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High-five: developing “the world’s first vertical aquaculture farm”

24 November 2020, at 7:30am

Singapore-based entrepreneur John Diener is committed to developing a series of urban aquaculture facilities that are able to produce shrimp, whitefish and seaweeds in high tech five-story farming systems.

John Diener aims to produce shrimp, tilapia and seaweeds in five-tier facilities that can be fitted into the footprint of a standard warehouse
John Diener aims to produce shrimp, tilapia and seaweeds in five-tier facilities that can be fitted into the footprint of a standard warehouse

© Akualogix

The last decade of Diener’s career has seen him involved in a number of aquaculture-related ventures, as well as agritech startups, and the concept of a completely novel farming system came to him in 2016 when he was researching how machine learning could benefit aquaculture during a part-time MSc in aquaculture at St Andrews University.

“I have a lot of experience in data science and I wanted to find out what would happen if you reassessed the whole concept of aquaculture,” he explains.

Diener’s research led him to believe that vertical farms using cutting-edge technologies had the capacity to produce – for their footprint – an impressive amount of seafood, making them suitable for urban settings.

Three pillars

Diener describes the development of the system as resting on three pillars – biological, mechanical and digital. The biological side relates to investigating the most productive integrated-multitrophic (IMTA) system, with vannamei shrimp as the primary species.

“The business plan has been developed around shrimp – they’re a unique product in terms of their flavour profile, much like salmon are, which makes it very hard to produce substitutes. And they can also be raised at high densities,” Diener notes.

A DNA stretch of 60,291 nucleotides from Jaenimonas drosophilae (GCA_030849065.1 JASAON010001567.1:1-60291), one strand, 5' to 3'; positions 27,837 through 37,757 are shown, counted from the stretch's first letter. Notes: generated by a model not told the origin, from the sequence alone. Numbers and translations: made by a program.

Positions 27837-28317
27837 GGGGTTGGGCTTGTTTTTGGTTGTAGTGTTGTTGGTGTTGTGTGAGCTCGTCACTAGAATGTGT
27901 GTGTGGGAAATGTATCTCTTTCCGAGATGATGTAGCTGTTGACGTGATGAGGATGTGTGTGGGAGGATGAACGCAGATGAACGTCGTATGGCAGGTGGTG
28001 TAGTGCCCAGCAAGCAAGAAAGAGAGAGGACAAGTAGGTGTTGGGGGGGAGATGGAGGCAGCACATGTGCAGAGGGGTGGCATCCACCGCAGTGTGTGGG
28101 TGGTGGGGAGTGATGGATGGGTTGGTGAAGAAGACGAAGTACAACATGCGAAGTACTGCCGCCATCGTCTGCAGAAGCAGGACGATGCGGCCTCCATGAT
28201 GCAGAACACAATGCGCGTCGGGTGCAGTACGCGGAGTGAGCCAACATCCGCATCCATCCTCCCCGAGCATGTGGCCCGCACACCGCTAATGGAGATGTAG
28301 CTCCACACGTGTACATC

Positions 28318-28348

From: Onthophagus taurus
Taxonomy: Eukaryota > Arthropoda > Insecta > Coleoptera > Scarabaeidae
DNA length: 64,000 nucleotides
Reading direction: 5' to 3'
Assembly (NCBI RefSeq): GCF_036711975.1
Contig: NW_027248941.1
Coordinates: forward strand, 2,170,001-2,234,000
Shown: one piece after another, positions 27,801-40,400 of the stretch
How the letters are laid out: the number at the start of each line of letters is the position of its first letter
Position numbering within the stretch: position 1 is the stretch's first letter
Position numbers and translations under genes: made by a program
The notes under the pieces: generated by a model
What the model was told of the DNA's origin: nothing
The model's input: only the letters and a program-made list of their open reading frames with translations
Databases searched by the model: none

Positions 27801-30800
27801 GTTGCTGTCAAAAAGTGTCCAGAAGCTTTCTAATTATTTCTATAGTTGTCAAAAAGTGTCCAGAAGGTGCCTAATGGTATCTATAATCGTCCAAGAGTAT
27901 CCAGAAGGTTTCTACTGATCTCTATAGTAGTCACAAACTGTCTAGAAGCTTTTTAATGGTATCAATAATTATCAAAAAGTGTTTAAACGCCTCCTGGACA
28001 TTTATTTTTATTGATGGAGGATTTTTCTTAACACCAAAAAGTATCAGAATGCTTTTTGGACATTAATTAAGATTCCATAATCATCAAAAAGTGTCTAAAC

“We’ve also incorporated a filter-feeding fish – we’re currently using tilapia because they’re very robust, but will probably trial milkfish too,” he adds.

The bottom of the IMTA pyramid is taken up by sea grapes – called umibudo in Japan, where they are considered something of a delicacy.

“These are known as ‘the green caviar’ in parts of Asia, so have the potential to be sold as food. They can also be used as an ingredient in shrimp feeds, as we’re aiming to produce our own, sustainable feeds, while they also help to remove nitrates and phosphates from the water,” says Diener.

Technology

The second pillar consists of the engineering, and Diener intends to develop raceway systems four or five levels high, which are equipped with modular autonomous devices to optimise factors such as measuring water quality. The third pillar relates to the digital side of operations.

“We’re investing time and effort to develop advanced technology to manage feeding – both in terms of studying shrimp behaviour so we know when to feed and in terms of measuring the biomass in the systems, so we know how much to feed. We will also be looking to manage the water quality by feeding information into a deep learning algorithm that can control factors like pump speeds and the addition of minerals to the water,” he says.

The digital side also covers the farm’s “Aqua OS” [operational systems], ensuring all the technology works together, to simplify the management of all the tanks, Diener explains.

John Diener, founder of Akualogix
John Diener, founder of Akualogix

Launch

Four years after coming up with the concept Diener launched his own company, called Akualogix, in August, after finding a suitable site for a pilot-scale facility, in a building owned by the Marine Aquaculture Centre, on St John’s island in Singapore. This will, he notes, be perfect for securing proof-of-concept, before he looks to expand into a commercial scale facility.

Initially self-funded, by Diener and the company’s co-founder, they are now looking into securing pre-series A funding in order to build a larger scale production unit.